The Palace of Whitehall is all decked out in green, hung with sprigs of holly, ivy, spruce and pine. A resinous scent conjures forth the forest in its wintergreen glory. As if the forest has brought itself inside for us. And the hunting scenes depicted on the hanging tapestries are in the process of coming to life.
I move among the boughs of an enchanted woodland, towards the music. Conifer needles crunch beneath my tread, strewn over the reed mats. In the candlelit flicker, dim presences flit in and out of my vision. I almost believe I can hear the clip of cloven hooves. The conviction takes root that there is a stag wandering the palace corridors. Its antlers throw tangled shapes onto the walls. At least that is how I interpret the eerie shadows I see there. My heart beats in time with the heavy tambour rhythm.
I imagine myself armed with a crossbow, hunting down the stag. But the image is not entirely apt. I am no longer the hunter in search of a target. I have shot my bolt and killed the finest beast in the forest. My task now is merely to gather up my fallen prey, to claim my reward.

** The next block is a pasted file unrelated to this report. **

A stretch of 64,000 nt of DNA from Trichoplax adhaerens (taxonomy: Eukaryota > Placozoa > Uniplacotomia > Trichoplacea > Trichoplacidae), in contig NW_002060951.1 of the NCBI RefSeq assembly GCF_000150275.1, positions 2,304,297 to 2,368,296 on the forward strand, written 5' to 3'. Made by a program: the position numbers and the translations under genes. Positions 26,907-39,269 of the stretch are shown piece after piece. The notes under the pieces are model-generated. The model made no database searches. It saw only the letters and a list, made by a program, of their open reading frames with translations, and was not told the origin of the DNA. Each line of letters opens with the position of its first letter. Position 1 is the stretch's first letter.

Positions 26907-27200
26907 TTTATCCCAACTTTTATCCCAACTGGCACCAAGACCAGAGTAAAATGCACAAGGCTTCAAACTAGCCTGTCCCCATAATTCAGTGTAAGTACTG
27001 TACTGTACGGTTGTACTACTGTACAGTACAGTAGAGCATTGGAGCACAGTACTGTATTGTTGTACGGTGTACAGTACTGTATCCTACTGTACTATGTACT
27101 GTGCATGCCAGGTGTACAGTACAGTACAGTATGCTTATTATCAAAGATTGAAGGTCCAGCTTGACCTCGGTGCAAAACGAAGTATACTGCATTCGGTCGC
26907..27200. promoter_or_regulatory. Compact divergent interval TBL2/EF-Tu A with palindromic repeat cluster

But if I have killed the prey, why do I still hear its hoof steps echo?
I must hold my head angled upwards to see my way, and fully turn my head if I wish to look to the left or the right. Otherwise the fabric of my mask obscures my vision. It turns the floor into a black void into which I fear to tread.
Strange sounds come to me out of the encompassing blackness, sounds other than the clip of the phantom buck and the pulse of the music. Whispered insults, hissed slurs, the click of disapproving tongues.
‘Shame on you!’
‘Monster!’ So, despite my mask for the revels, they know me for who I am.